I’ve been gaming exclusively on linux for almost as long as proton has been a thing1. Which is to say years. Long enough that windows seems like a distant memory to me now, as gaming was the last remaining reason to have a windows machine in my household. This might color my experience somewhat, as I don’t have a clear picture of what worked well on windows, or what didn’t. What I can say is that now, in 2022, gaming is better on linux than it ever has been. And with hardware like the steam deck putting linux gaming in the hands of long-time windows users, it’s only going to get better.

I made the jump myself largely due to cost/convenience. Windows is known for messing with the boot-loader when dual booting, and I didn’t need windows enough to warrant another system. And there was no way I was giving up developing on linux for a better experience gaming. I can honestly say there have been a few pleasant surprises along the way though. The biggest is probably the community/ecosystem around linux gaming.

Take gamescope for example. A window manager that you can run in any desktop environment, it gives a game a virtual display, which it then renders on your display. This means it can do stuff like:

  • prevent issues tabbing between windows
  • set the resolution of the display the game sees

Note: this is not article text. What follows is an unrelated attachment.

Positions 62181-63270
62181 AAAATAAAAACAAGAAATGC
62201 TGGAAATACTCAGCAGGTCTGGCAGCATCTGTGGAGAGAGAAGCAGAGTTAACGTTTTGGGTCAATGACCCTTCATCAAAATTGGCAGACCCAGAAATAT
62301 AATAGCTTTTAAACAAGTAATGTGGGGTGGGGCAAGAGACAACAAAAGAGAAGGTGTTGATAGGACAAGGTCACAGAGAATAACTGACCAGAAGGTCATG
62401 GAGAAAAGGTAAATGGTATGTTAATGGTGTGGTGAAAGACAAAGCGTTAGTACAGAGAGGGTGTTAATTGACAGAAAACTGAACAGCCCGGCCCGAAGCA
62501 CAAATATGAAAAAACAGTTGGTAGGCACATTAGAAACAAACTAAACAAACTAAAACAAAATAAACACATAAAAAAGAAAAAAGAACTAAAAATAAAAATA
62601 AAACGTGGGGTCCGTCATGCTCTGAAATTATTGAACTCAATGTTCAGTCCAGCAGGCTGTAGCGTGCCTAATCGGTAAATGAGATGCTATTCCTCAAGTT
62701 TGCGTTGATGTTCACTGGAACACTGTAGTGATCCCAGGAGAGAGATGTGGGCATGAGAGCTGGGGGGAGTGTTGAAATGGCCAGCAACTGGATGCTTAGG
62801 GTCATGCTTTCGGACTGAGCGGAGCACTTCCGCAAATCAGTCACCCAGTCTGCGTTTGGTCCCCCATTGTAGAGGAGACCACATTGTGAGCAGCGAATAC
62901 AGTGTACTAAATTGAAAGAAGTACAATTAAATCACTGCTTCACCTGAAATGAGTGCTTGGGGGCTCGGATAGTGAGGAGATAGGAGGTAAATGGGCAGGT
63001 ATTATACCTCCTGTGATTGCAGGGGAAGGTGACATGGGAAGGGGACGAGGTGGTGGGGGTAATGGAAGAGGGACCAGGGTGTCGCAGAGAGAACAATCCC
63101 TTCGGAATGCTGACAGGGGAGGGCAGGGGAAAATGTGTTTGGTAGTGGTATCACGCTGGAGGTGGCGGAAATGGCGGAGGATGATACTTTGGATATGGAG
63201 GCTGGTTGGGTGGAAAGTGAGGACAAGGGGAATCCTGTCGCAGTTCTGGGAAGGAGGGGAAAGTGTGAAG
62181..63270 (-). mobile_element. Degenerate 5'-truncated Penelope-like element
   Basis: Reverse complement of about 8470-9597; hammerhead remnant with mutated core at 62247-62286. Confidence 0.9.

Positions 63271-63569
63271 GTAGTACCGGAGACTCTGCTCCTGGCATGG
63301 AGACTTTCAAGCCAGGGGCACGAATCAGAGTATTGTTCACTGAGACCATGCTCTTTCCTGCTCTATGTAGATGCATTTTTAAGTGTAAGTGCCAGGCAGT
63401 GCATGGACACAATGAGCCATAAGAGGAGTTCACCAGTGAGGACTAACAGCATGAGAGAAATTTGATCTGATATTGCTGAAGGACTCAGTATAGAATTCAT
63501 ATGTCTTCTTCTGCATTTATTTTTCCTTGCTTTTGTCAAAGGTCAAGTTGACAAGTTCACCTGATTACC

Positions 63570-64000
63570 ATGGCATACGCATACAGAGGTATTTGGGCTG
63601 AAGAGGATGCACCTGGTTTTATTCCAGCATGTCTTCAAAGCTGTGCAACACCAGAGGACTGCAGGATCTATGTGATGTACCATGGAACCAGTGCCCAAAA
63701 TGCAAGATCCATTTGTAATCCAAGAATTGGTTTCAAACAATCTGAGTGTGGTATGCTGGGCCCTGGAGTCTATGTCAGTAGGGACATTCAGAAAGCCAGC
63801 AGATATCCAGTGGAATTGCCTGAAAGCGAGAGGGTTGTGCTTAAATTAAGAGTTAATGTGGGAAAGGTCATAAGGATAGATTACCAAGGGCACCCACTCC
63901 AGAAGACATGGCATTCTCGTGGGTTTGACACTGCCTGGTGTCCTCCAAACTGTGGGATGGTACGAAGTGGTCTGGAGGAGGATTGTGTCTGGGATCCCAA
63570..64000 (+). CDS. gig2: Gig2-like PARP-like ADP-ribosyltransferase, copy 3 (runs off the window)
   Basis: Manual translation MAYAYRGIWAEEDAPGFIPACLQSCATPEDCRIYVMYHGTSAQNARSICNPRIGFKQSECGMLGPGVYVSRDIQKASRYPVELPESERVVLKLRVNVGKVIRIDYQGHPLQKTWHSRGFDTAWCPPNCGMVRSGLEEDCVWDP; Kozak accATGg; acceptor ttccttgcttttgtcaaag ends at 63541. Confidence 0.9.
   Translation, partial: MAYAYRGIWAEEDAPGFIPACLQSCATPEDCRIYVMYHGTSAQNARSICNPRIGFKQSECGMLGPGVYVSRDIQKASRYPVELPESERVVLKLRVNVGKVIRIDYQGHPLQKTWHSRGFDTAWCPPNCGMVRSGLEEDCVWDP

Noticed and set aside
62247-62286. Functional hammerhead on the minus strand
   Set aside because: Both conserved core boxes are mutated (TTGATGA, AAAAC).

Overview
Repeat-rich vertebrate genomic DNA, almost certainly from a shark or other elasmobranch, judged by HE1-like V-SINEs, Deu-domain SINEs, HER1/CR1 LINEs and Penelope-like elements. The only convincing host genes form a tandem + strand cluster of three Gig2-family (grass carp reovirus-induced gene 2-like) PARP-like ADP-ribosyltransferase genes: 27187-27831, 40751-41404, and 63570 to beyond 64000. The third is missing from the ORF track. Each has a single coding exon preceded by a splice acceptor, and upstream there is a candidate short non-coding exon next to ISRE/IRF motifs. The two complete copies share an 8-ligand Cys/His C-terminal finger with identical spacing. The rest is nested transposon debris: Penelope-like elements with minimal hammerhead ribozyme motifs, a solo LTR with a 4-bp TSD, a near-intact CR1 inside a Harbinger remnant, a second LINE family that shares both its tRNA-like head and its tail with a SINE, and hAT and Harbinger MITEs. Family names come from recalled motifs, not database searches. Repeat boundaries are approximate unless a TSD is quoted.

• this can be used to fix issues w/ ultra-wide or 4k displays
  • support FSR (up-scaling) for all games

Another tool I use extensively is borg backup, an enterprise level backup software, to save snapshots of all my save files every hour and upload them to an NAS (network attached storage) sitting under my TV. It de-duplicates the backups, meaning if part of a file hasn’t changed it won’t consume more space, and you have granular control about how many backups are kept. It’s like steam cloud save on steroids.

These are only a couple of the tools I leverage every time I go to play games on linux. Don’t get me wrong, there are still issues with games that don’t work, or don’t work as well. Most of which are due to anti-cheat… i.e. developers choosing to ban linux players for fear of cheating (despite the fact it’s just as easy to cheat on old windows systems as it is on linux). Overall it’s been a great experience, and I doubt I’ll ever go back to Windows.

  1. proton is a compatibility tool that allows Windows games to be played on Linux ↩︎